In a mid-June statement, he pointed to his organisation’s 2011 research that revealed, ‘Unjust contracts leave workers inadequate time and resources to clean properly. There are larger spaces to clean over shorter periods of time – with less people available to do the work. Other research undertaken for United Voice shows that hygiene levels in shopping centres are below standard – which can cause serious health problems for workers and customers.
‘Almost half the cleaners in the survey felt stressed about their high workload, and research shows that workplace stress is linked to such negative social outcomes as marriage breakdown. One cleaner reported in the UnitingCare research that stress had led him to “leave the industry as this was causing a lot of issues with my wife, which led to my wife having left me and now I have three children in my care and I am unable to work”.’
McMullen added the SCCA had stated that rigorous action has taken place to ensure that employees of shopping centre contractors are treated fairly and decently through the adoption of a ‘Code of Conduct for Fair Service Provision in Shopping Centres’. ‘However, all credible corporate responsibility frameworks support freedom of association and the ability of employees to collectively bargain. Unfortunately the Code does not commit to these internationally recognised basic human rights standards.
‘Collective bargaining at the workplace level is the key way employees can enter into dialogue about better pay and conditions. Thankfully no one is arguing against good legal minimum conditions. The Shopping Centre Council supports cleaner contractors getting the minimum legal Award wage. However, the Council does not appear to support this basic human right of collective bargaining for its shopping centre cleaners.’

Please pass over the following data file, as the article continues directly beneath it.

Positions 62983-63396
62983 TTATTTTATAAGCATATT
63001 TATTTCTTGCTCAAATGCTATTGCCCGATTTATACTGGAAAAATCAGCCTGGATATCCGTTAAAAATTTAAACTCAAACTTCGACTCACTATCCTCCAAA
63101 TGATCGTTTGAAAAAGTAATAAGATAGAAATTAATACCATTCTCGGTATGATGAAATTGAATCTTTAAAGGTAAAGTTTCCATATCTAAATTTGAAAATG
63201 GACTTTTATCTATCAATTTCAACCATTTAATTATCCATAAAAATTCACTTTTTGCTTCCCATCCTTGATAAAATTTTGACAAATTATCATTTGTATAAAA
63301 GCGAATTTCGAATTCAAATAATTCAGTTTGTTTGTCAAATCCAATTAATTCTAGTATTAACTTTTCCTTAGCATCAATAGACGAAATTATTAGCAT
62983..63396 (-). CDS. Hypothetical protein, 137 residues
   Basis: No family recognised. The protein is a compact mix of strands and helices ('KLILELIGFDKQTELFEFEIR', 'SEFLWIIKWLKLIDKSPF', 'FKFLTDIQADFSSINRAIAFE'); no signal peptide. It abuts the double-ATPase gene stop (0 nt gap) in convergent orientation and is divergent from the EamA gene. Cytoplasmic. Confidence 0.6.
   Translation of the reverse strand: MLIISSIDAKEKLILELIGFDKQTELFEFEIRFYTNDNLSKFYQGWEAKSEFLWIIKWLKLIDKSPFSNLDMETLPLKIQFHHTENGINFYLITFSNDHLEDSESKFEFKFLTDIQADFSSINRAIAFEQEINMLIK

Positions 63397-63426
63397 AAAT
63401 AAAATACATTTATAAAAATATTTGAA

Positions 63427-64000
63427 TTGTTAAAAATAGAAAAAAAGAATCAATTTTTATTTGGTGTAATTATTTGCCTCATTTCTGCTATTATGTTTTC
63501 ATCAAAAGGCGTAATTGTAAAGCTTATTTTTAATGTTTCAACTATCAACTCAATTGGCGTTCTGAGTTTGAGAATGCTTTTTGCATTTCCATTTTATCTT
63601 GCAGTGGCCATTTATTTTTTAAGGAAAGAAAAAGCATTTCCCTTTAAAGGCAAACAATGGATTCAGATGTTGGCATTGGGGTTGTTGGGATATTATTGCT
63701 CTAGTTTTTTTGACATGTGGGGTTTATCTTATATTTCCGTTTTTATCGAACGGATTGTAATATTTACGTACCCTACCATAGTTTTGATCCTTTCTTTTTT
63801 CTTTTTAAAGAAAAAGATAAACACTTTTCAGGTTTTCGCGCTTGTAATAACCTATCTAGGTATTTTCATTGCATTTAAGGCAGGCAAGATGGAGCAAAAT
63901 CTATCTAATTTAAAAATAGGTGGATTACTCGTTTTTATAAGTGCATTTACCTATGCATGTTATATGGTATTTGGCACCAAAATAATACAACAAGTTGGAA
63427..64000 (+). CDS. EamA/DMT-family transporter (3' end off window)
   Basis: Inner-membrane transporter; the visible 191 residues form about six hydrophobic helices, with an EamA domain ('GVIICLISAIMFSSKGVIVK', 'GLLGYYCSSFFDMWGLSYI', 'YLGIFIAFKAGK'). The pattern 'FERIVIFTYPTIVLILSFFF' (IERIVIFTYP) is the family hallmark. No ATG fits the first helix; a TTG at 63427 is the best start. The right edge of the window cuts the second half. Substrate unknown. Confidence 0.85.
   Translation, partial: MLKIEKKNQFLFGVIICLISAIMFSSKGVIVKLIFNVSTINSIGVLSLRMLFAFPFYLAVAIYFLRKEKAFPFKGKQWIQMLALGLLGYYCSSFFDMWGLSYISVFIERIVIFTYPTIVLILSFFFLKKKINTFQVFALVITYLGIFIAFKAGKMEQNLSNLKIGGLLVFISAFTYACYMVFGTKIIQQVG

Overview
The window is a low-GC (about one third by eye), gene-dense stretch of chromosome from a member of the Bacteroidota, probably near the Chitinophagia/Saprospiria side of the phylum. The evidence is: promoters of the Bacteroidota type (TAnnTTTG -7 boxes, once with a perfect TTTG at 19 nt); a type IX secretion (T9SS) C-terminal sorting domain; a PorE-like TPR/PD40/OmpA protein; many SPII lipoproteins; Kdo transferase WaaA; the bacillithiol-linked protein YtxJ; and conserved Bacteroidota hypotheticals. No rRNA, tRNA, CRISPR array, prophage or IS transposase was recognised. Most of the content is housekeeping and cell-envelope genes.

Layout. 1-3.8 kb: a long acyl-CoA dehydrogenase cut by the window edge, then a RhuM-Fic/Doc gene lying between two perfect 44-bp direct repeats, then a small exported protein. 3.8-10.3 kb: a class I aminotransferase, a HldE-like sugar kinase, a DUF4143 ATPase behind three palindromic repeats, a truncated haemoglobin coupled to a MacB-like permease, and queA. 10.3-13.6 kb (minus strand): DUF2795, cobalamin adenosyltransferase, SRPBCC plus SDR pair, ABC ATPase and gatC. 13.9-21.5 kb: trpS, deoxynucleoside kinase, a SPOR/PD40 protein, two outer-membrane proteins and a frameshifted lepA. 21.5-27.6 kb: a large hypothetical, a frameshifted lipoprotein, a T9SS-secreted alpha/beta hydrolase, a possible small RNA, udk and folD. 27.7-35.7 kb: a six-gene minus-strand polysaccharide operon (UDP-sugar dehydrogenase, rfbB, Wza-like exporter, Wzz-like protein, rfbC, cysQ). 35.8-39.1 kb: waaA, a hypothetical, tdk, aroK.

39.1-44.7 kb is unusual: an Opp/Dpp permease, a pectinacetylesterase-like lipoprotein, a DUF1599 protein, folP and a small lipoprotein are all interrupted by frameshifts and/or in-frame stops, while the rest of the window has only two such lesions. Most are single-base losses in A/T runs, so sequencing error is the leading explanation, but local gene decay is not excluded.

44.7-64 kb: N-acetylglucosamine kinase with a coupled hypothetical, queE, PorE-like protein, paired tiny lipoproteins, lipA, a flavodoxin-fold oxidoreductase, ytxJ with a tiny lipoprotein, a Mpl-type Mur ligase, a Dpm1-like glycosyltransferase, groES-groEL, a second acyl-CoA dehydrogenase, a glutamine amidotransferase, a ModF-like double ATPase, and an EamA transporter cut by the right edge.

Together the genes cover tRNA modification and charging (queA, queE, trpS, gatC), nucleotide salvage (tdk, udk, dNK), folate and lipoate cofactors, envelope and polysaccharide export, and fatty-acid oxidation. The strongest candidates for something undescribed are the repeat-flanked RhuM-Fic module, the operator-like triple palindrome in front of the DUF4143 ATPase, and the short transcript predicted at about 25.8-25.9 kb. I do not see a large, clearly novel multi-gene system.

This is a problem, noted McMullen, because the UnitingCare research points out the minimum legal wage levels are not sufficient. Under the Cleaning Services Award, the pay for a ‘level one’ cleaning service employee (the level at which most shopping centre cleaners are employed), is below the poverty line for one-income families with two or more children.
‘Shopping centre cleaners have to cope with stressful increasing workloads and there is a struggle for many to put food on the family table. We believe that better dialogue is needed. This will assist discussion on pay, workload management and a good standard of cleanliness being able to be maintained. We welcome the suggestion by the Shopping Centre Council that the Cleaning Services Award should be critiqued in its’ review next year; however, the review won’t look at wages. Action on pay and conditions is required now, at the workplace level,’ McMullen emphasised.